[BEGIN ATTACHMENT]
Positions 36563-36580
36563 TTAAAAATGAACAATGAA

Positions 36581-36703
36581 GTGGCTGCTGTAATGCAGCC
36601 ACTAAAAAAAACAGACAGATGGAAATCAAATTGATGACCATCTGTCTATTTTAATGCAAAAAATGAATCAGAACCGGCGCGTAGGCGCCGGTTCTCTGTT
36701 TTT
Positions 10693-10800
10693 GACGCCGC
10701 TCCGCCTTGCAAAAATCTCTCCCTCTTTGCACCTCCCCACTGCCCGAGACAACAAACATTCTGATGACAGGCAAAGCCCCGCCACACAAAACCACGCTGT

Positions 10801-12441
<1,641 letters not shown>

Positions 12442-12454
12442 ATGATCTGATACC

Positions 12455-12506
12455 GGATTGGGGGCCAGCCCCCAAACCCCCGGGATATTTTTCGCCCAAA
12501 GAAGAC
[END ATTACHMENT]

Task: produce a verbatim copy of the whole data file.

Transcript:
Positions 36563-36580
36563 TTAAAAATGAACAATGAA

Positions 36581-36703
36581 GTGGCTGCTGTAATGCAGCC
36601 ACTAAAAAAAACAGACAGATGGAAATCAAATTGATGACCATCTGTCTATTTTAATGCAAAAAATGAATCAGAACCGGCGCGTAGGCGCCGGTTCTCTGTT
36701 TTT
Positions 10693-10800
10693 GACGCCGC
10701 TCCGCCTTGCAAAAATCTCTCCCTCTTTGCACCTCCCCACTGCCCGAGACAACAAACATTCTGATGACAGGCAAAGCCCCGCCACACAAAACCACGCTGT

Positions 10801-12441
<1,641 letters not shown>

Positions 12442-12454
12442 ATGATCTGATACC

Positions 12455-12506
12455 GGATTGGGGGCCAGCCCCCAAACCCCCGGGATATTTTTCGCCCAAA
12501 GAAGAC